But, returning to Charkaoui we find it is the Ressam evidence that has him in a dither and him objecting to strongly. Adil was clearly and legally identified through docket information as being at the terrorist training camp in Afghanistan. And no matter how many times or ways lying Islamists may try to alter this fact they simply cannot get around it.

Finally, through his counsel, Adil submits that the approach taken by the Court on the earlier reviews, that is, assessing the danger and then looking at the possibility of conditional release or bail, is not the right one. In his opinion, the Court should instead try to find the conditions that could secure a neutralization of danger. Say what? The possibility of conditional release or bail can only be considered through assessing the dangers poised by the release of the individual under consideration for such legal ruling.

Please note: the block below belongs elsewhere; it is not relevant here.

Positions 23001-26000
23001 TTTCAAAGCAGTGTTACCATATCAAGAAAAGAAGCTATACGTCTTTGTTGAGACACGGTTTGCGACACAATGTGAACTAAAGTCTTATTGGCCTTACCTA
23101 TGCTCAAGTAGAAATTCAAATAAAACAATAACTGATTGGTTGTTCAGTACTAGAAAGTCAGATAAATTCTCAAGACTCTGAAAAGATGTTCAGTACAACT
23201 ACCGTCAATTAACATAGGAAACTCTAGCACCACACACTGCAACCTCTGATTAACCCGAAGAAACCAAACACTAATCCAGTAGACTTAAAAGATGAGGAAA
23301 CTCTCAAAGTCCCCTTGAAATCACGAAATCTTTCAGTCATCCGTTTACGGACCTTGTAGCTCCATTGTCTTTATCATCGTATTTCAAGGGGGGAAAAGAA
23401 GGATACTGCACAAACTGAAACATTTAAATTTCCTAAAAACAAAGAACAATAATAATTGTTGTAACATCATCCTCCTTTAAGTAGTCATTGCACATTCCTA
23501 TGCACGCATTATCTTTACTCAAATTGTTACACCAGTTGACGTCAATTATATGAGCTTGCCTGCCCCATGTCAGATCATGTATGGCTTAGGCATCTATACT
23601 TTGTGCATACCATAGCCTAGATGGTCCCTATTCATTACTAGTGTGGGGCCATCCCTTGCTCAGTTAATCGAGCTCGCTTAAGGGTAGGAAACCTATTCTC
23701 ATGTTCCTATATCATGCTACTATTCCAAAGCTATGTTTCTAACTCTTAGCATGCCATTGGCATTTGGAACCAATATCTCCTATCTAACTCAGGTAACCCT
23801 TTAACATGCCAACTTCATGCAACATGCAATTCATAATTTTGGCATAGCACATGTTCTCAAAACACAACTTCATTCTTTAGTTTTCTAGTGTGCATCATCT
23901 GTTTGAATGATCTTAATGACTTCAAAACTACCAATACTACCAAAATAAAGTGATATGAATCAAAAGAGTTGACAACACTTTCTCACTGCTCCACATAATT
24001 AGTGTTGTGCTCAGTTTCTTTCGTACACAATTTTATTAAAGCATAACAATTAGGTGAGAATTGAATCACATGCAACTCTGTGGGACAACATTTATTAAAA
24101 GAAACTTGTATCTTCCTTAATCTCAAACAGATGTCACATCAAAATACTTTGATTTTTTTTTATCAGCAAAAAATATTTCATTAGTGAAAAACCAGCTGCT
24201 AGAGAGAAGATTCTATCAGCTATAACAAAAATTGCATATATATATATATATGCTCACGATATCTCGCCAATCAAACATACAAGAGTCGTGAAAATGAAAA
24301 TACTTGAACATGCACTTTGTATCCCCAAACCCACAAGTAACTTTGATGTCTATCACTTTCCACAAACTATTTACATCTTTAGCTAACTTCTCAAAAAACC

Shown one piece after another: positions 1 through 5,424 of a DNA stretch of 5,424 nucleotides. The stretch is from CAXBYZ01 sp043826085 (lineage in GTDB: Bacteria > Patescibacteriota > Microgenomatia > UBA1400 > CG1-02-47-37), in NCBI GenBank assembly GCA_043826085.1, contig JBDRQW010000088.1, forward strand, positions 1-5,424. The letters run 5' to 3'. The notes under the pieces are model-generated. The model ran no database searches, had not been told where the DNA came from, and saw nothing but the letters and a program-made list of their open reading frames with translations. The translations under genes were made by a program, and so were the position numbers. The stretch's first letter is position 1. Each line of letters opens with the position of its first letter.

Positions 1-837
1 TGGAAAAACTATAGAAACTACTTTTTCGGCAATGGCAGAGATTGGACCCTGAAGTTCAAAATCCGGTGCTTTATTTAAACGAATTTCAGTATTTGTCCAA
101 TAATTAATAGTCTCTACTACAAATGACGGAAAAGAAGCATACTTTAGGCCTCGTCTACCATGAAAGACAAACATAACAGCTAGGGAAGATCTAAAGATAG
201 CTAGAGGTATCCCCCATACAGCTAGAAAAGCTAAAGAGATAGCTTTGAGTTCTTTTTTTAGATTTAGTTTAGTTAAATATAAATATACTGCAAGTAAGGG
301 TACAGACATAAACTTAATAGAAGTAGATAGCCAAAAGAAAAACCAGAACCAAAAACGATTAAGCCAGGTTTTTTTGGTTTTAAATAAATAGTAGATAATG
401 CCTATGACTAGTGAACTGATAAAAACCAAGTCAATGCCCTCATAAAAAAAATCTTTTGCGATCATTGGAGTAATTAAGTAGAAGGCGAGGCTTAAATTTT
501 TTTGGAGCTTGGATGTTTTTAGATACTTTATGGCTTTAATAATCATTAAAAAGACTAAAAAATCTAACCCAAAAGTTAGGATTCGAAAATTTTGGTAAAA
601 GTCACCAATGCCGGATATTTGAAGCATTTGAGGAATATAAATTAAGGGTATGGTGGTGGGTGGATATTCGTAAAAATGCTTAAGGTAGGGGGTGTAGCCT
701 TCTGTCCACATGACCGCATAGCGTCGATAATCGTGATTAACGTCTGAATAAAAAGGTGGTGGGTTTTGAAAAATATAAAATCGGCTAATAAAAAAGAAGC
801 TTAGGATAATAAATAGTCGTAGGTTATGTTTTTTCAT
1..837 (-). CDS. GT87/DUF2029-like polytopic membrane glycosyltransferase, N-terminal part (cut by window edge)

As Noel states the Issue: “Taking into account the evidence presented by the Ministers associating dangerousness to national security and the safety of others with Mr. Charkaoui, should he be released on bail or subject to conditions in accordance with the evidence he has filed and the approach he suggests be taken?

I should add that these interviews were held in the presence of a lawyer who was representing him and that at two distinct points Mr. Ressam instantly and without hesitation identified Mr. Charkaoui on two different photographs under the name of Zubeir Al-Maghrebi.